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Egg Donor Location, Does it Matter?
A blog by Stephanie Levich, Family Match Consulting, July 24, 2015
Finding an egg donor that has all the characteristics you hope to find can be a challenge. Finding an egg donor that has all the characteristics you hope to find AND who happens to live down the street from your fertility doctor's office, can be nearly impossible! Will egg donors travel? Should I wait to find someone who is local? Should I just choose a doctor located near the donor? How much does travel even cost? All very good questions to think about before embarking on your search for an egg donor.
For recipient parents that live in major metropolitan areas like Los Angeles, San Francisco, New York, Houston, and Chicago, finding a local donor is very possible. There are many egg donor agencies that actively recruit donors in those areas so depending on your search criteria, you should be able to find an excellent local donor quite easily.
For clients who live in more remote areas, it may be necessary to find an egg donor who would be willing to travel to your physician's office for the necessary appointments. Some egg donors are very willing to travel, while others are unable to. Most agencies will note a donor's travel restrictions on her profile, but it is always a good idea to confirm a donor's travel availability with the agency. When an egg donor is required to travel for a cycle she will typically make 2 trips. The first trip is a quick visit to meet with your doctor where he or she will perform the necessary medical screening to evaluate the donor and make sure she is a suitable candidate. Once you begin the cycle the egg donor will typically be monitored by a fertility center that is local to the donor. About a week or so before the egg retrieval, the egg donor will travel to your fertility doctor again so she can be monitored by your physician very closely leading up to the retrieval. The egg retrieval would be performed by your physician and then the egg donor will generally travel home 1-2 days following the procedure.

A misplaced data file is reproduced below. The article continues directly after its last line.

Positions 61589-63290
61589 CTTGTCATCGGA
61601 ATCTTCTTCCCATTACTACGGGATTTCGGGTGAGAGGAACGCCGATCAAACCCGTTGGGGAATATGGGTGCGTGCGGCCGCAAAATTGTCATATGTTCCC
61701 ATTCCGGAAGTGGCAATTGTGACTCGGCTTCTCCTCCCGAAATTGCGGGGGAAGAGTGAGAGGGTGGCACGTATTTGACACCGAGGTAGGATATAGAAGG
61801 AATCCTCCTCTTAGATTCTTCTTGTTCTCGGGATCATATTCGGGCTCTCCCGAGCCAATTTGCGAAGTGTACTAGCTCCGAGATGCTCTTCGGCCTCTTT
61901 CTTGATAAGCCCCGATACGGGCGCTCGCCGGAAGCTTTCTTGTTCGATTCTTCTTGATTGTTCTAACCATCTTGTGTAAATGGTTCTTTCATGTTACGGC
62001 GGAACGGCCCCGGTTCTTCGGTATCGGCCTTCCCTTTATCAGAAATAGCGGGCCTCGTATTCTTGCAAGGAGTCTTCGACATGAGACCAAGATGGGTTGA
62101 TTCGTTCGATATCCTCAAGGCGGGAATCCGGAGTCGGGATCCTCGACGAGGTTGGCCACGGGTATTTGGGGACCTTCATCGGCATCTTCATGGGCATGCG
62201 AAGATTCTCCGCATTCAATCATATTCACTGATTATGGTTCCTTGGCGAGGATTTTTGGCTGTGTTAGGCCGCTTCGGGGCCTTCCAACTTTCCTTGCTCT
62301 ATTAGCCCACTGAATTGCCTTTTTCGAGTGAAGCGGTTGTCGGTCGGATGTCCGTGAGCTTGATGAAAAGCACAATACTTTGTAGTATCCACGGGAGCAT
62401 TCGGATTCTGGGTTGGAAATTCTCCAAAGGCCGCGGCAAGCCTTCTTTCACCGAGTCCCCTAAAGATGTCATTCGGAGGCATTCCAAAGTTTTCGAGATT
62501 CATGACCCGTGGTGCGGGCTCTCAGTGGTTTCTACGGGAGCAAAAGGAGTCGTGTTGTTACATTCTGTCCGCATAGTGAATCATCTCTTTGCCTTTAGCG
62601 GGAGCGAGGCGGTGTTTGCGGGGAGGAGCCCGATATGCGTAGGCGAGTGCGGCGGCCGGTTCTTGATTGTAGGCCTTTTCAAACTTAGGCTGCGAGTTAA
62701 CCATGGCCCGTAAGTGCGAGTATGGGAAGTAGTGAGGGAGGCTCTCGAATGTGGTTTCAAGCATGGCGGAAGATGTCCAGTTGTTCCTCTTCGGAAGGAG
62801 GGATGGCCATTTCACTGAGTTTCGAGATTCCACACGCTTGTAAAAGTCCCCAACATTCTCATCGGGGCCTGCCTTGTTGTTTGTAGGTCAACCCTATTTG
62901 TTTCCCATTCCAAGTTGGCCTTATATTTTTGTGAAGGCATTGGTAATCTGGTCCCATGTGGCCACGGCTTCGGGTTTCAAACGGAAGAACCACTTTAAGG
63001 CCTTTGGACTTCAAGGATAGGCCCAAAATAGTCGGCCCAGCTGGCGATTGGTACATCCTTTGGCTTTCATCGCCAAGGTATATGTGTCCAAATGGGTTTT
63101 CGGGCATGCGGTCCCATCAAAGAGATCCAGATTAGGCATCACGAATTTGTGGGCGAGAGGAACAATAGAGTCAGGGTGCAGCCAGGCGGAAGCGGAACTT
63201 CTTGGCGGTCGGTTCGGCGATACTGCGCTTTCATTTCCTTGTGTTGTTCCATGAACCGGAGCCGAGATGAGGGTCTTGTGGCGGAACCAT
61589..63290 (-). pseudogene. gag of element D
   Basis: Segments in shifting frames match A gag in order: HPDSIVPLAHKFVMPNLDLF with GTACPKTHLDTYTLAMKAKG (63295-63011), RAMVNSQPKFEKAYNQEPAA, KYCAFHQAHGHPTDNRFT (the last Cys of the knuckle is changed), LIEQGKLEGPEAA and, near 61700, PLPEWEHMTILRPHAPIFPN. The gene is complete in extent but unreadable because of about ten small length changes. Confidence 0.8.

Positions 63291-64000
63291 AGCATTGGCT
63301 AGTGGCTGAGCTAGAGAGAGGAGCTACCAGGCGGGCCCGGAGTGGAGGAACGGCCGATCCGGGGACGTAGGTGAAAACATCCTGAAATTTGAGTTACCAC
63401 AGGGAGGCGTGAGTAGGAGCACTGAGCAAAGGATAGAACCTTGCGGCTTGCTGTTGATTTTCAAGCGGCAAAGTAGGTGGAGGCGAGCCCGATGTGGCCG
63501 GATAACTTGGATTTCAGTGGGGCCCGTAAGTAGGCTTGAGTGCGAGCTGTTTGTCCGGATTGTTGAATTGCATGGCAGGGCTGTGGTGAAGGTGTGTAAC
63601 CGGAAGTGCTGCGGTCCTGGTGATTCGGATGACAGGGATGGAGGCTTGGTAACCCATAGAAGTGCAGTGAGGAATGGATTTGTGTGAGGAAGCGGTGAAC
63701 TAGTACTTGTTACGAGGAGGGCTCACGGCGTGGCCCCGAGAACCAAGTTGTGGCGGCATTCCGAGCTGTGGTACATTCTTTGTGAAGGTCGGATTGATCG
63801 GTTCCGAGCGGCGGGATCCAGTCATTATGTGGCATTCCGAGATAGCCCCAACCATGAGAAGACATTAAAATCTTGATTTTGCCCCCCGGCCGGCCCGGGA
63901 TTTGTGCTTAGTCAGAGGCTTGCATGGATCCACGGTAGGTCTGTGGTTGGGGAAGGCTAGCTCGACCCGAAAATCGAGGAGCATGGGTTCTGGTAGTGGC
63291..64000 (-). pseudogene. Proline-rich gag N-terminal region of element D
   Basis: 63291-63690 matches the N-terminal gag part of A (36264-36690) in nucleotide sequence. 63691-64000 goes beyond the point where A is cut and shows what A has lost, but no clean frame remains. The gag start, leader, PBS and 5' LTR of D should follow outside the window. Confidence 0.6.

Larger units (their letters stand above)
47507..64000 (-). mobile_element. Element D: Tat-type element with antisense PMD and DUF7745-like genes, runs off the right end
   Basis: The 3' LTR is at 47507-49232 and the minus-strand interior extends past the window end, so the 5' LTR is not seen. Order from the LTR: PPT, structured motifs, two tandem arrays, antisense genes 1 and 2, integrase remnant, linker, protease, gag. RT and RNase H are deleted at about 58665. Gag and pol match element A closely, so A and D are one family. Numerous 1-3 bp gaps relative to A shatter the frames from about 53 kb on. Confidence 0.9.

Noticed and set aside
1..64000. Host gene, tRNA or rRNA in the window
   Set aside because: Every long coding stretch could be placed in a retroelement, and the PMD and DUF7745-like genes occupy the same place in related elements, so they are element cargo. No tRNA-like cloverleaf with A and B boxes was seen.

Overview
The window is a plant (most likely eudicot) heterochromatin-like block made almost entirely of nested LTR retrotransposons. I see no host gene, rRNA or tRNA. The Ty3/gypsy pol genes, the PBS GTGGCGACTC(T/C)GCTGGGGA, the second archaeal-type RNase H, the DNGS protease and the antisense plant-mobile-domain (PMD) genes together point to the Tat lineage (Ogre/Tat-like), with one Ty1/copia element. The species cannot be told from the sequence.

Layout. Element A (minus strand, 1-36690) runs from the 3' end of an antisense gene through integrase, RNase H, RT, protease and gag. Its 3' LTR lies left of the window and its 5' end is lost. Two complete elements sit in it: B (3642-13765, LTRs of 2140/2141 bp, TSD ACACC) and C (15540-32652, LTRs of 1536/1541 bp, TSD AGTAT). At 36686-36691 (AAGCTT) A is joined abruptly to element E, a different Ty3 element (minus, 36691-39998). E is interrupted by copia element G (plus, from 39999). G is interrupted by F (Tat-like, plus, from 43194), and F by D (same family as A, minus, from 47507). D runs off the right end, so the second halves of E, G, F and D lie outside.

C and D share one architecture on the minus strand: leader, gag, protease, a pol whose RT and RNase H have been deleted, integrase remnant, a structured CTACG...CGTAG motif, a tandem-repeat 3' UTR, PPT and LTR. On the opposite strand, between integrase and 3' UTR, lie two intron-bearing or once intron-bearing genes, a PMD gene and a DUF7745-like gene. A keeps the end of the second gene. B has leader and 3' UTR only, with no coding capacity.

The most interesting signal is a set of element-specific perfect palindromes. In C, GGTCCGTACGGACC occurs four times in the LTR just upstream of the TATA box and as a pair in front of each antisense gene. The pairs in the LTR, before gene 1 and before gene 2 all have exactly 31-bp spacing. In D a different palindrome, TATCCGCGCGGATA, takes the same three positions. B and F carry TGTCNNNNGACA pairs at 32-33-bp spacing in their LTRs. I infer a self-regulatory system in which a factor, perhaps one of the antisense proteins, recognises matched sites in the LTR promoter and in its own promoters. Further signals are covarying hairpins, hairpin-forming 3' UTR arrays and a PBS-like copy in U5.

There are additional fees to anticipate if your egg donor will be traveling. Some examples of fees to expect are mileage reimbursements, flights, hotel, meal allowances, parking fees at the airport, baggage fees, rental car or cab fees, among others expenses. Donors are typically required to travel with a companion for the retrieval trip so she has someone there to assist her after the procedure and the recipient is generally responsible for those travel fees as well. The total cost for travel typically ranges anywhere from $1,000-$6,000 depending on how far the donor is traveling, where she is traveling to, and what the agency's policies are.
For recipients who are not aligned with a fertility center, or there isn't a reputable facility near them, or for international recipients traveling to the United States for the IVF process, they could consider selecting an egg donor first, and then choosing a fertility doctor that is located near their chosen donor. I always advise clients to try avoiding the cost of both parties (recipient and egg donor) traveling whenever possible.
An egg donor's location is just one thing to consider when choosing an egg donor.